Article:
Author of marketing touchstones like “Purple Cow” and “All Marketers are Liars,” Seth Godin is a marketing heavy-weight and according to Business Week “the Ultimate Entrepreneur for the Information Age.” He is also a great writer and continually offers solid advice on his blog, giving you tips on what to do and what not to do to market your business. From personal anecdotes, to customers stories, to branding insight, Godin’s blog is accessible, candid and packed full of valuable content. One of the best things about this blog though is that it continually gets you thinking about things you can apply to everyday life and your small business.
Here is a sample of some of Godin’s best posts in the last few months:
Given our desire to be popular combined with Google’s desire to give users what they want, it’s not surprising that traffic is the key driver of the program.
But traffic is a red herring. At best, it’s distracting, a stand-in for something more useful. At worst, though, it’s dangerous, because the quest for traffic causes you to make bad decisions.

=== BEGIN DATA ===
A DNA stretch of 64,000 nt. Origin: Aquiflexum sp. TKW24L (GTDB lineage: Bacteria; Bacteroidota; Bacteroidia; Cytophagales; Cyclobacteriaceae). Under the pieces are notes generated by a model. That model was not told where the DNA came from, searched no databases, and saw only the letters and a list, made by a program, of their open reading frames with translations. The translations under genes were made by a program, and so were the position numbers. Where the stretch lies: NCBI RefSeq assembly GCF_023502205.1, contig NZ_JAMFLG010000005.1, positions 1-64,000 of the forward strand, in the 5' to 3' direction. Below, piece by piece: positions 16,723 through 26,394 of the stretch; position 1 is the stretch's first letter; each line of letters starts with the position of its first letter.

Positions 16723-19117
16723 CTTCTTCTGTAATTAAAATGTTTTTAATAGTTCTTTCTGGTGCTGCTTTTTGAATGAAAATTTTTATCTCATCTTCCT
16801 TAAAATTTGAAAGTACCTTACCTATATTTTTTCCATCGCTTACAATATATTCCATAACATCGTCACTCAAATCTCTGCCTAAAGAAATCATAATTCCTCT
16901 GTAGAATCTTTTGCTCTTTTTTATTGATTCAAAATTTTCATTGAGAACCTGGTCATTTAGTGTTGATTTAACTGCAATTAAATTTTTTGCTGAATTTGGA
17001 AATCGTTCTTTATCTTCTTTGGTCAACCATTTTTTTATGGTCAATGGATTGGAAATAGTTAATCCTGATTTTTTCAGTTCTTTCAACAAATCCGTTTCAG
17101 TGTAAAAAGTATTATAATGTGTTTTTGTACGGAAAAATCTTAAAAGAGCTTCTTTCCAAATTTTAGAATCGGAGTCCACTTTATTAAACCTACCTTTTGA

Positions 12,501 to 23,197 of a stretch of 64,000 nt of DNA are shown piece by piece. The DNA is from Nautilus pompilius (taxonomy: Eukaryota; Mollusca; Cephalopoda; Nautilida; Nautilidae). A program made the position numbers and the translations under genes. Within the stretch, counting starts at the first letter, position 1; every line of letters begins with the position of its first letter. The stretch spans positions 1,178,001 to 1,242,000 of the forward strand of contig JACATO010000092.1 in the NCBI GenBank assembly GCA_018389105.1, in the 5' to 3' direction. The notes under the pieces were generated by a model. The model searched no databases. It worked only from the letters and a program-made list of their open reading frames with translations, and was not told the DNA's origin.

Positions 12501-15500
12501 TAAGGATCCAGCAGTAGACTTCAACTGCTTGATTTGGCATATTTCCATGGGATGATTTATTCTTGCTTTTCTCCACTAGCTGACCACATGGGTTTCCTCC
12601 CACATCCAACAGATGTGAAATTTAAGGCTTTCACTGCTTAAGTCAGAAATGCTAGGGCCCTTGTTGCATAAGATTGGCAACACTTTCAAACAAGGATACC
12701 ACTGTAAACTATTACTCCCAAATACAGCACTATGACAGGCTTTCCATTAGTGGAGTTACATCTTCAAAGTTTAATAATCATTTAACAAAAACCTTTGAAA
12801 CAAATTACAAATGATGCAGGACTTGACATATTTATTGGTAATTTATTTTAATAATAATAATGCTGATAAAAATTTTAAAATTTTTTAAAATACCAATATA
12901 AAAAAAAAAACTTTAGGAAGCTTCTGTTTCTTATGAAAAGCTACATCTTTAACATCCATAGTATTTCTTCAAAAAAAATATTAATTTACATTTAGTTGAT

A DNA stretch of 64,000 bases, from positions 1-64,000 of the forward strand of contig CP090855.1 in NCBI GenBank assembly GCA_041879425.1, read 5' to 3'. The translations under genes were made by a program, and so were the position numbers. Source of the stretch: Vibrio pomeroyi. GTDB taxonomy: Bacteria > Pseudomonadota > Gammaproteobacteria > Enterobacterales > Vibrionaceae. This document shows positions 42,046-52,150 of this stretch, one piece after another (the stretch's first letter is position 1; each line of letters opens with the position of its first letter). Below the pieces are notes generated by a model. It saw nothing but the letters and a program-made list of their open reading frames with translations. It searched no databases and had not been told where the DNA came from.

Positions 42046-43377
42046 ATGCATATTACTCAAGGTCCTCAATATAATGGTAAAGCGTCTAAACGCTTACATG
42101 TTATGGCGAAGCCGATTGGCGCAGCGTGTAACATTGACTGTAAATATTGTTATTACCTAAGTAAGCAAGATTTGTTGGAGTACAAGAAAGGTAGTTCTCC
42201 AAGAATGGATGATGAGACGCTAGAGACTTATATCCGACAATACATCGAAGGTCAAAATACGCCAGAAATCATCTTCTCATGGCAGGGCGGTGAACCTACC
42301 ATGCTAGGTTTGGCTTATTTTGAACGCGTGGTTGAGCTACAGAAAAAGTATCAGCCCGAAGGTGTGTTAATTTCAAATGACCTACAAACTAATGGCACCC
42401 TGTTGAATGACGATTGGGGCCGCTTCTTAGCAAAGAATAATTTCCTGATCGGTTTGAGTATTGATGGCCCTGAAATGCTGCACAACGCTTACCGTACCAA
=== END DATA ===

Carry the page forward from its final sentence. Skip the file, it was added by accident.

Thanks to the Long Tail and to competition and to a billion websites and to busy schedules and selfish consumers, the unreachable are now truly unreachable.
Every year, more than a thousand new ‘business’ books get published in the US. Not textbooks or manuals, but general interest books about how to do business better.
Some sell a few hundred copies. Some sell a few hundred thousand. One or two might sell a million. Out of a potential audience of 30 or 40 million white collar workers in the US.
Do they work or are they an utter waste of time?
What’s a brand?
I think it is the product of two things:
[Prediction of what to expect] times [emotional power of that expectation].
Despite the time spent, most people don’t seem particularly happy with the results the meetings create. In that spirit, I want to share some radical thoughts on how you could completely change the meeting dynamic in your organization.